I found this in the archives at HappyCow.com a Vegetarian themed poem written by the pseudonymous author, ‘Jerry’ & published in the West Australian Times on 26 October 1874.
The Banquet of Blood: a vegetarian lay
A cockroach crawled o’er a baker’s shelf,
Waving his horns, and looking for pelf:
The baker upon his bread board below,
Was kneading and rolling about the dough.
The board received such terrible thumps,
As the baker’s rolling pin struck the lumps,
The shelf was shaken, the cockroach fell -
Ah where? The baker he could not tell!
Into the oven, deep in the dough,
Stern fate would have the cockroach go,
Dead and buried, his fate unknown
Perished the cockroach all alone.
A napkin lay where a feast was spread,
In its midst a bit of dainty bread.
A lovely lady, with hands most fair,
Unravell’d the napkin lying there.
Soups, fish, and birds, of many a kind,
A pig with skewers, its joints to bind:
A rabbit with parsley stuck on its nose,
And snipes and wallabies all laid in rows.
Huge limbs of pork, beef, mutton, and veal,
Were sliced by the flourish of sharp edged steel:
The well-charged plates were borne round
By valets in coats with gilt lace bound
Many a beggar might live on the steams,
That danced in the hall on the waxlight beams,
But he must have a most delicate smell,
Who by its strange odour the dish could tell.
A terrible shriek stirs the steam and air,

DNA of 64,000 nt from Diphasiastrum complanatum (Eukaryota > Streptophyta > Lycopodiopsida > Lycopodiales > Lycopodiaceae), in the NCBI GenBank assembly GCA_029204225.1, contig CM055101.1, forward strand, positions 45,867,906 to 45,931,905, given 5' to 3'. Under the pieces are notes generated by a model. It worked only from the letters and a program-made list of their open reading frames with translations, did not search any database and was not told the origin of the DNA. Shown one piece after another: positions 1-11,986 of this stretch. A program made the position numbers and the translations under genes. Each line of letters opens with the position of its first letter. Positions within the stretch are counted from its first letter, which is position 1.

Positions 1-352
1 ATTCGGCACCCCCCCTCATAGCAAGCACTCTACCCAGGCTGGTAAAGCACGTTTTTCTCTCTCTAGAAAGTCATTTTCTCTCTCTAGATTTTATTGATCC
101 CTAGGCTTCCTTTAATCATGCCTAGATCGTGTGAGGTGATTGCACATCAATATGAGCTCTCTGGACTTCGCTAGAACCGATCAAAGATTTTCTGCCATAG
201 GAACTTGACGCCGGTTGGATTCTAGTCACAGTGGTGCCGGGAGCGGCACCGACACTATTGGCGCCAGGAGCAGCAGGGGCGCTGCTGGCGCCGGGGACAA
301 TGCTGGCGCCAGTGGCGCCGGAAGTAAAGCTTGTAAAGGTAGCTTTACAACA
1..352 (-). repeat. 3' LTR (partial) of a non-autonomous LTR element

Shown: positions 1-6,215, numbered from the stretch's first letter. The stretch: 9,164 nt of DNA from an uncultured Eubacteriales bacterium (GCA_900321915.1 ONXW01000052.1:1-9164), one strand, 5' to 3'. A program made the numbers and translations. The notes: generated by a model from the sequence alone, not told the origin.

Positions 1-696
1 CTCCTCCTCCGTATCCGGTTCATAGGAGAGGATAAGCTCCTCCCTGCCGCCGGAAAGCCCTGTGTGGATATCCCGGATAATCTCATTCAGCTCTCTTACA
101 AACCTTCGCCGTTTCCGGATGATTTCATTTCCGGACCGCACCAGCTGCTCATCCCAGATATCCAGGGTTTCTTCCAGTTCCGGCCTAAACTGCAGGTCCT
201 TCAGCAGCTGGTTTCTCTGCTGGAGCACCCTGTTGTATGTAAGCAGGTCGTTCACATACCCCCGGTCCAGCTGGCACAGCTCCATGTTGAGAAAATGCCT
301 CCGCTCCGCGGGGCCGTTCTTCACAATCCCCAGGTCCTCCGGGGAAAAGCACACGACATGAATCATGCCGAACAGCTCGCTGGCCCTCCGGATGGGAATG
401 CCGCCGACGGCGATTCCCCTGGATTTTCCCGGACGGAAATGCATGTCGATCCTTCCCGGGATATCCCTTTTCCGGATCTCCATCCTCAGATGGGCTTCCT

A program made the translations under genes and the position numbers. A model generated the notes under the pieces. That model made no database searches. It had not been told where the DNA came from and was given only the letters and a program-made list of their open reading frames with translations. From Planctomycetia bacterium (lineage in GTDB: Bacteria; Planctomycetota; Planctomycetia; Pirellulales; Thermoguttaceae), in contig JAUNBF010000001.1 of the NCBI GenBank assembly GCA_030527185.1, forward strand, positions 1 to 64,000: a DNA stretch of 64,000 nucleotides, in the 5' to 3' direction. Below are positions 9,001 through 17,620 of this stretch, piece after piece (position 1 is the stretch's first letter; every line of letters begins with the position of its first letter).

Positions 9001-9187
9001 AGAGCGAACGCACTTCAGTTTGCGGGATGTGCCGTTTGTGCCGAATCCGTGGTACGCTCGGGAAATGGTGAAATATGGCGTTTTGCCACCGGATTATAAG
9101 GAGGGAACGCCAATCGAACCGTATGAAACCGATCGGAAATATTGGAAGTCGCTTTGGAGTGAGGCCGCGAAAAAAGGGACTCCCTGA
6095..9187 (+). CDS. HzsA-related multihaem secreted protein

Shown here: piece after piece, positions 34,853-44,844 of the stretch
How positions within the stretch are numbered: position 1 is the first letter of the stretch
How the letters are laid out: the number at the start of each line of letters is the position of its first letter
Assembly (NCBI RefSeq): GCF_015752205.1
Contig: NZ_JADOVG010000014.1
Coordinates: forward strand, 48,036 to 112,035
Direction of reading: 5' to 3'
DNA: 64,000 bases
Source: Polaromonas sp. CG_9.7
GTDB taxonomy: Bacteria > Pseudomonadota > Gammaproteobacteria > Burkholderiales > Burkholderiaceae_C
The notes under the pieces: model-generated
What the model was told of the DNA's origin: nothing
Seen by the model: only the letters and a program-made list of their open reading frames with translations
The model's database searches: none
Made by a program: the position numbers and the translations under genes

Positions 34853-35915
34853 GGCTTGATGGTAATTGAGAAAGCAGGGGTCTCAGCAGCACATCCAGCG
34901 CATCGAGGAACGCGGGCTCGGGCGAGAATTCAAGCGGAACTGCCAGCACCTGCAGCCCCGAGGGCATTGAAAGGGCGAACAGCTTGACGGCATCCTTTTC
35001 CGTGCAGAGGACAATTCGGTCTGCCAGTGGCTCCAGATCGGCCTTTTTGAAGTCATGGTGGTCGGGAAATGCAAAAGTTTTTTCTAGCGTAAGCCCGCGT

That circle around the lady fair:
The guests all about the table rise,
Gaze towards her with dread surprise.
‘Pray sit, my lords,’ at length quoth she,
‘And kindly I pray, don’t question me’
And glad were they, when the fright was o’er,
To turn to the sumptuous feast once more.
In vain did the lady try to eat
Delicate morsels of richest meat;
A dreadful sight met her constant view -
She had bitten the cockroach through!
Then to her, in the steam, from a bright tureen,
Was the ghost of the luckless cockroach seen;
While confusion in her ears did ring’
The sprite of the cockroach did seem to sing:
‘Lady! Why gave you that terrible shriek!
Why rolled your eyes, and paled your cheek?
Why dread to bite a poor worm like me,
But eat sheep and swine most greedily?’
‘Oh, delicate lady, oh! sensitive fair,
See the table strewn with carcasses there,
Mangled and torn, all flesh from bone;
Oh, leave such horrible feasts alone!
‘The waving corn, and the fruitful tree,
Bear gracious nourishment for thee;
Live, fair one, as a lady should,
And being beautiful, be good!
‘Though lions, tigers, vultures prey.
Be thou more merciful than they;
Thy health will last, thy life be long!’
And thus the cockroach ceased his song.